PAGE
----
Defense Distributed et al v. United States Department of State et al

Filing 75

ORDER DENYING #70 Motion to Stay; GRANTING #73 Motion to Strike. Signed by Judge Robert Pitman. (jf)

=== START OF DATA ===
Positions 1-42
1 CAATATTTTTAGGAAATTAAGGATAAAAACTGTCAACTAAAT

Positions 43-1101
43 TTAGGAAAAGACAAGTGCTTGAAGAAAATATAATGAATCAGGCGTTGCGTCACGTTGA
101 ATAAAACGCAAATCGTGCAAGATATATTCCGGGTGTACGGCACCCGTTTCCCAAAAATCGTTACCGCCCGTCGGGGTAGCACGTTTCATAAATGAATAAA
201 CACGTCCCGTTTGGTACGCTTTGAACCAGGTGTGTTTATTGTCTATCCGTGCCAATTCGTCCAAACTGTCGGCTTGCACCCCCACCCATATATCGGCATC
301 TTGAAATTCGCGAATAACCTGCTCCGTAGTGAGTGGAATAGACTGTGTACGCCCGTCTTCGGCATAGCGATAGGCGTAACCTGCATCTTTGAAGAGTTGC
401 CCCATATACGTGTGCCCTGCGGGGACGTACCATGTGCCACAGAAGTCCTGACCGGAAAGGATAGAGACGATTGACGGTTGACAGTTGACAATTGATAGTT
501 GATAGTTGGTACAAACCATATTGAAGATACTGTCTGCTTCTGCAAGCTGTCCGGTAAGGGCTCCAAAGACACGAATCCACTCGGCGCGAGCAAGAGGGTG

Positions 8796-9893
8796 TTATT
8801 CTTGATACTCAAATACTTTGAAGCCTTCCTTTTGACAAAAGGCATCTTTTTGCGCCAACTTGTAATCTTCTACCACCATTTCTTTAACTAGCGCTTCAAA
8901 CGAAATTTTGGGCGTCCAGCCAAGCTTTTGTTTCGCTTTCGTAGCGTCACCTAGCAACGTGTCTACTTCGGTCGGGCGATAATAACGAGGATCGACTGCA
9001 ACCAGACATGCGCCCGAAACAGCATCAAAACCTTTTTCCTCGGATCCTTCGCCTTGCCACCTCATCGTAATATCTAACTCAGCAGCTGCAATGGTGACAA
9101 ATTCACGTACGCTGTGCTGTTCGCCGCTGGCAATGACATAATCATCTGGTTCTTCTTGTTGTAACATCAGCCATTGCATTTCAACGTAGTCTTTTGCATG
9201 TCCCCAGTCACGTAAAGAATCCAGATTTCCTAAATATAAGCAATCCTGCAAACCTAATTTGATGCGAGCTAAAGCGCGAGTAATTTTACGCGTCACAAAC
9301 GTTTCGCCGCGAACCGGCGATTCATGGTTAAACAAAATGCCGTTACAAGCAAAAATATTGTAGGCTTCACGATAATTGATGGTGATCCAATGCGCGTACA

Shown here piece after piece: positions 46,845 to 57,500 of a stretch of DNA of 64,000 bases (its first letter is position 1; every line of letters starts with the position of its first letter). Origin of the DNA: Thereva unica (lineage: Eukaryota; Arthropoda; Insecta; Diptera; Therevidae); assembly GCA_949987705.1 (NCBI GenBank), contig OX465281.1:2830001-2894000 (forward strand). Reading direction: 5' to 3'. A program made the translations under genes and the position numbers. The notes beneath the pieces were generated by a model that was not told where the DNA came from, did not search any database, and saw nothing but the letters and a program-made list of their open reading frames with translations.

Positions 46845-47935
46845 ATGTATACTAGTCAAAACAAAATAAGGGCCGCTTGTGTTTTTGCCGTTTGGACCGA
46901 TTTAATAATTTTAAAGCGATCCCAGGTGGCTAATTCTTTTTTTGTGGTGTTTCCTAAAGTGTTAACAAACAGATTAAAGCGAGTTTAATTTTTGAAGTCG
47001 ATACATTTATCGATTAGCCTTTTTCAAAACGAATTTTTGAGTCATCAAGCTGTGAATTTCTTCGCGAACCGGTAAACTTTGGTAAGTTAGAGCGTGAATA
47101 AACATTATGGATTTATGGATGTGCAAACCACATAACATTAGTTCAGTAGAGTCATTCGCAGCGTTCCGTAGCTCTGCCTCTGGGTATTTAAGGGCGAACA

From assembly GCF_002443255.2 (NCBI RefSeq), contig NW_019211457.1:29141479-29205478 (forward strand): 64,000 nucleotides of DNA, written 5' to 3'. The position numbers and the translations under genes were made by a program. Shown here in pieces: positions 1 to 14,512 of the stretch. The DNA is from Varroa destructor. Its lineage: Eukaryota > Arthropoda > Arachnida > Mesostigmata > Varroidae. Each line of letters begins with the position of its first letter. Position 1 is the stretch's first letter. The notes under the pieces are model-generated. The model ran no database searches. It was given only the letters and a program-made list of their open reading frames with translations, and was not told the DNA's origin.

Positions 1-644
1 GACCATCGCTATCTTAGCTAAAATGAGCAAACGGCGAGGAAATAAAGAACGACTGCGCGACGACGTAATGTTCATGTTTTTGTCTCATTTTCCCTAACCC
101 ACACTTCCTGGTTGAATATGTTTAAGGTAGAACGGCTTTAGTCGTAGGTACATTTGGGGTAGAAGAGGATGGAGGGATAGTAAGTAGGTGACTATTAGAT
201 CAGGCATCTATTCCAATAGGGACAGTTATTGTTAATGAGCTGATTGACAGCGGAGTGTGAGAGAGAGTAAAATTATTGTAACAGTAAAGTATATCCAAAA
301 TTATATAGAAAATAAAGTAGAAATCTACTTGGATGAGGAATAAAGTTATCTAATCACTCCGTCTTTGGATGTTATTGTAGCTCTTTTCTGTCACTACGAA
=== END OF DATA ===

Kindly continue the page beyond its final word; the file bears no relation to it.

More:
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IN THE UNITED STATES DISTRICT COURT FOR THE WESTERN DISTRICT OF TEXAS AUSTIN DIVISION DEFENSE DISTRIBUTED and SECOND AMENDMENT FOUNDATION, INC., Plaintiffs, v. UNITED STATES DEPARTMENT OF STATE, et al., Defendants. § § § § § § § § § § § 1:15-CV-372-RP ORDER Before the Court in the above-entitled matter is a Motion to Stay Proceedings filed by those Defendants sued in their official capacities (“official-capacity Defendants”). (Dkt. 70). Having considered the filings, relevant case law, and the entire case file, the Court hereby issues the following Order. I. BACKGROUND On April 29, 2015, Plaintiffs Defense Distributed and the Second Amendment Foundation (“SAF”) (collectively, “Plaintiffs) filed this action against the United States Department of State, Secretary of State Rex Tillerson, the Directorate of Defense Trade Controls (“DDTC”), and employees of the DDTC in their official and individual capacities. Plaintiffs assert that the imposition by Defendants of a prepublication approval requirement for “technical data” related to “defense articles” constitutes: (1) an ultra vires government action; (2) a violation of Plaintiffs’ rights to free speech under the First Amendment; (3) a violation of Plaintiffs’ right to keep and bear arms under the Second Amendment; and (4) a violation of Plaintiffs right to due process of law under the Fifth Amendment. Plaintiffs also contend these alleged violations of their constitutional rights entitle them to monetary damages. 1 Plaintiffs filed a Motion for Preliminary Injunction on May 11, 2015. (Dkt. 7). After conducting a hearing, the Court denied Plaintiffs’ motion. (Dkt. 43). Plaintiffs appealed, and the Court granted their Motion to Stay Proceedings. (Dkt. 66). In that Order, the Court specified that the action was stayed “during the pendency of Plaintiffs’ interlocutory appeal” and that “[a]ll pending matters and settings [were abated] pending further order from this Court.” (Id. at 2). On September 20, 2016, a divided panel of the U.S. Court of Appeals for the Fifth Circuit affirmed this Court’s denial of Plaintiffs’ Motion for Preliminary Injunction. Defense Distributed,e t al. v. U.S. Dep’t of State, et al., 838 F.3d 451 (5th Cir. 2016). On March 15, 2017, the Fifth Circuit denied Plaintiffs’ petition for rehearing en banc. (Defense Distributed, No. 15-50759, Doc. 513913565). Plaintiffs then sought a stay of the Fifth Circuit’s mandate, representing that they “intend to petition the Supreme Court for a writ of certiorari to review the panel’s decision.” (Id., Doc. 513920142). The Fifth Circuit denied Plaintiffs’ motion, and the mandate issued on April 4, 2017. (Dkt. 68). II. DISCUSSION A. Motion to Stay The instant motion asks the Court to stay further proceedings as to the claims against the official-capacity Defendants pending the filing of Plaintiffs’ petition for a writ of certiorari and subsequent action by the Supreme Court. (Mot. Stay, Dkt. 70, at 1). The official-capacity Defendants represent that the individual-capacity Defendants do not oppose the motion. (Id. at 2). In response, Plaintiffs argue that the Motion to Stay is unnecessary given the language of the Court’s October 1, 2015 order imposing the stay. (Resp., Dkt. 71). The Court agrees with Plaintiffs. The Order imposing the stay made clear that this action would be stayed “during the pendency of Plaintiffs’ interlocutory appeal” and until further order from this Court. (Order, Dkt. 66, at 2). Given both (1) Plaintiffs’ stated intent to continue their appeal with a petition to the Supreme Court for a writ of certiorari, and (2) the absence of any order 2 from this Court terminating or modifying the stay, there is no need for the relief sought in the instant motion. This matter will remain stayed pending a further order from this Court, which will not issue prior to (1) the expiration of Plaintiffs’ deadline for filing their petition for writ of certiorari; or (2) the Supreme Court’s resolution of Plaintiffs’ timely filed petition for writ of certiorari. B. Motion to Strike On April 25, 2017, Defendants Kenneth B. Handelman, C. Edward Peartree, Sarah J. Heidema, and Glenn Smith (“individual-capacity Defendants”) filed a Response to the officialcapacity Defendants’ Motion to Stay. (Dkt. 72). In their Response, the individual-capacity Defendants clarified that they “do not oppose the motion . . . as to the official capacity claims.” (Id. at 1). The individual-capacity Defendants do oppose, however, what they construe as Plaintiffs’ request to “continue to stay all proceedings.” (Id.). Plaintiffs then filed a Motion to Strike the individual-capacity Defendants’ Response, arguing that the purported Response violates Federal Rule of Civil Procedure 7(b)(1)’s requirement that “[a] request for a court order must be made by motion.” (Dkt. 73). The Court agrees with Plaintiffs. The Court’s Order imposing a stay in this matter applied to all defendants, including those named in their individual capacities. As that Order remains in effect, (see supra Section II(A)), any request to lift the stay as to the individual-capacity Defendants must be made by way of a separate motion. 3 III. CONCLUSION IT IS THEREFORE ORDERED that the official-capacity Defendants’ Motion to Stay, (Dkt. 70), is DENIED. IT IS FURTHER ORDERED that Plaintiffs’ Motion to Strike, (Dkt. 73), is hereby GRANTED. IT IS FINALLY ORDERED that the stay imposed on October 1, 2015, (Dkt. 66), remains in effect pending further order from this Court. SIGNED on April 27, 2017. _____________________________________ ROBERT PITMAN UNITED STATES DISTRICT JUDGE 4

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